19.12.08

Winding down

The studio brakes have been applied - massive levers and cogs are slowly grinding to a screeching halt as I close up for a week or two of pottering and planning. The last toy in my shop has been sold - to a nice lady not a million miles away from us. (Minxie was so relieved to have found a new home for Christmas). There are but two tree ornaments left for sale; too late for overseas shipping, but if bought by Saturday, probably ok for the UK.




For once I feel rather laid back, especially now that I have posted out my seventy-odd Christmas cards. I dragged my dusty Gocco out, and put it into action, after watching various Youtube videos. Everyone in them made it look remarkably (if not miraculously) clean and easy. How difficult could it be? I think the knowledge that Gocco supplies are rapidly running out - and even more rapidly rising in price - made me a bit nervous. I had six precious bulbs...I burnt the screen once, but wasn't sure if it had taken or not. First mistake - trying to peel the original photocopy off the screen. Leave it to cool. So just to be safe, I extravagantly used another two bulbs. Which worked too well. I ended up with lots of little blips and spots, because I overexposed the screen. Ho hum. Anyway, a Christmas card had to be printed, so I squidged on the ink, as seen in the videos, and made my first test print. I was quite excited as the numerous articles and blogs I've read about Gocco makes it sound like some wonder machine. However, on my first pressing, no triumphant angels rose with a chorus of Hallejuhas, nor did celestial bells ring out across the night sky . It is, after all, just a little printer.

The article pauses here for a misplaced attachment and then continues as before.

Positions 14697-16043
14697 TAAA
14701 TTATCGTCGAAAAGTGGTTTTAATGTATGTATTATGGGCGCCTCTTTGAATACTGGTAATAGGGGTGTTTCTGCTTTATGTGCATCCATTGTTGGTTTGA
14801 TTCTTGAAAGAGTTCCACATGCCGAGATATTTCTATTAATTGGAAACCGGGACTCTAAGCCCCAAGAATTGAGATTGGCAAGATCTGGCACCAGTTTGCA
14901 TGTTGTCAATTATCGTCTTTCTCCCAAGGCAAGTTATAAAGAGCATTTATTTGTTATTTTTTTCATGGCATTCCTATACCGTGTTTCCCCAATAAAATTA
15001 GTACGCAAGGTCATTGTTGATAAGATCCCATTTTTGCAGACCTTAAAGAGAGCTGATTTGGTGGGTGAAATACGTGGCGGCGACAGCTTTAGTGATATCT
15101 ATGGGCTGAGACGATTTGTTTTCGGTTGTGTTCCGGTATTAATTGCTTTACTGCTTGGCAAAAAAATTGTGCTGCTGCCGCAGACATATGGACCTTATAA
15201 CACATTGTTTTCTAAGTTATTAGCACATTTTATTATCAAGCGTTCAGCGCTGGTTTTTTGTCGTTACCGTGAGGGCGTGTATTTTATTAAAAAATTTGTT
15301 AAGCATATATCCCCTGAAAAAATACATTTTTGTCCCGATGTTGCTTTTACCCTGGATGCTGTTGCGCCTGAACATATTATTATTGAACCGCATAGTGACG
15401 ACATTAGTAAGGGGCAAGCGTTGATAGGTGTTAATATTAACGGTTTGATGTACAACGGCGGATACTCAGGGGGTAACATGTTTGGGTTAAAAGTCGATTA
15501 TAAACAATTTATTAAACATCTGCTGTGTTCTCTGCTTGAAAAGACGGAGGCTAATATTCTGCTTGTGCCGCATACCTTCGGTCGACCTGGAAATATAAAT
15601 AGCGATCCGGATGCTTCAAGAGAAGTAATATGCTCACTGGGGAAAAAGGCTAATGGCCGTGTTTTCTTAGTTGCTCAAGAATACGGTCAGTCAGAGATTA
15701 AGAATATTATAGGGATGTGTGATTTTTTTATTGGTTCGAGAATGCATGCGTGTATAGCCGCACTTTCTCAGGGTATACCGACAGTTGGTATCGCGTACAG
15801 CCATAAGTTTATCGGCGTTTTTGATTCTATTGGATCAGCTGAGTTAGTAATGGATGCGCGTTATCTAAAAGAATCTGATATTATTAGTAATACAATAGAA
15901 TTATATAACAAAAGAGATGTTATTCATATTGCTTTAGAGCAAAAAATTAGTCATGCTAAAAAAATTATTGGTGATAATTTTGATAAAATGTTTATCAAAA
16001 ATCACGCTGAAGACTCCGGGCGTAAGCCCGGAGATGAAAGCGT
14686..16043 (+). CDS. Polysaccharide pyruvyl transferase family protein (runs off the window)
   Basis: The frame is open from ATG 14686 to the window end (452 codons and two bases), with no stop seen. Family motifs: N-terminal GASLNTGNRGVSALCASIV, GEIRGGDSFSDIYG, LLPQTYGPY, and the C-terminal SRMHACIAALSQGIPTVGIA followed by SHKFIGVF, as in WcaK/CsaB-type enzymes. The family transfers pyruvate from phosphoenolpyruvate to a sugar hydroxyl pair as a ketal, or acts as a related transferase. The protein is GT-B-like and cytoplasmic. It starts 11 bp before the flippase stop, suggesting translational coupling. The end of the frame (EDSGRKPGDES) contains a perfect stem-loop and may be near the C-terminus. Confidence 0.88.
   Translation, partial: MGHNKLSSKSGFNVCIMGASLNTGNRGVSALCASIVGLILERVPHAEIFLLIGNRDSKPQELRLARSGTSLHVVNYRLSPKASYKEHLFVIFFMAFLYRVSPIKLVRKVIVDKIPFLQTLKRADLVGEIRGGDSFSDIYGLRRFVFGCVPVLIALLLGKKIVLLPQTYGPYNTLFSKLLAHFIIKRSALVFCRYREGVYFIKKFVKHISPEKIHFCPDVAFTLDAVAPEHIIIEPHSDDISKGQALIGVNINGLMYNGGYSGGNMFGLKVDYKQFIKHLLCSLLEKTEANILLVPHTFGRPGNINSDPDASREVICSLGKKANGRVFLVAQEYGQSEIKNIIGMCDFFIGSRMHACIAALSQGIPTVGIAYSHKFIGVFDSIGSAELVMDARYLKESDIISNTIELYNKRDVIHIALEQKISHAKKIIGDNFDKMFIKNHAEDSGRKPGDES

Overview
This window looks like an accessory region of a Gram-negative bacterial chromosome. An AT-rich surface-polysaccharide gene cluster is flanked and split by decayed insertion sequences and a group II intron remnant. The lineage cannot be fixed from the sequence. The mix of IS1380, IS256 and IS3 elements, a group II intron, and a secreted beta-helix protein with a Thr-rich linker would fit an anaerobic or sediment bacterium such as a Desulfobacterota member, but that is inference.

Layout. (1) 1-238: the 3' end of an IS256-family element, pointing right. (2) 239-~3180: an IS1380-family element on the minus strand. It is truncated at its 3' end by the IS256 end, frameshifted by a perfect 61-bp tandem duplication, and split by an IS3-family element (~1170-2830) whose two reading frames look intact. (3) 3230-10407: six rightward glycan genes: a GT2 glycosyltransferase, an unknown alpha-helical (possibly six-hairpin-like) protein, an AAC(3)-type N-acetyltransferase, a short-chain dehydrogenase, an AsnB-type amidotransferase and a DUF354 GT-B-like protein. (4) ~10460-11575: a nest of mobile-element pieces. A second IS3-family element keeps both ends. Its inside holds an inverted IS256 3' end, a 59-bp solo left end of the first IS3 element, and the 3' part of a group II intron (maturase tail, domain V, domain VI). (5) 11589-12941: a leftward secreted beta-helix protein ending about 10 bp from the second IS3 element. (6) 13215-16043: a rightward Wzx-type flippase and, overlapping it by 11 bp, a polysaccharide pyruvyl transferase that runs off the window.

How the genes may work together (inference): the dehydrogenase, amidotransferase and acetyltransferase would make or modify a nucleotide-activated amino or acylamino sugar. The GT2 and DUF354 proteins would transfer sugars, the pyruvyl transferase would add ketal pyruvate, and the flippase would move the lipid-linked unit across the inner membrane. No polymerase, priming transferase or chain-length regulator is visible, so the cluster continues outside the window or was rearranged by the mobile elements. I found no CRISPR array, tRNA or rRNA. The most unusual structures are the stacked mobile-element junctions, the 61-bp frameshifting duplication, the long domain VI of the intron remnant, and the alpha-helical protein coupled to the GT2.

It was patchy. After a few more goes, the print quality improved, however even though I had faithfully followed the ''how to' videos, there was too much ink, and next time (if there is a next time) I am just going to put it on more thinly with a palette knife. Another thing you don't read about is how stickily persistent the inks are. I split my tube of black and trying to get it off was a nightmare. Washing up liquid did the trick and a bit of white spirits, but I recommend NOT breaking your ink tube, even though they are quite flimsy. Oh, and don't forget, when you are re-inking the screen, put a bit of paper under, or this will happen -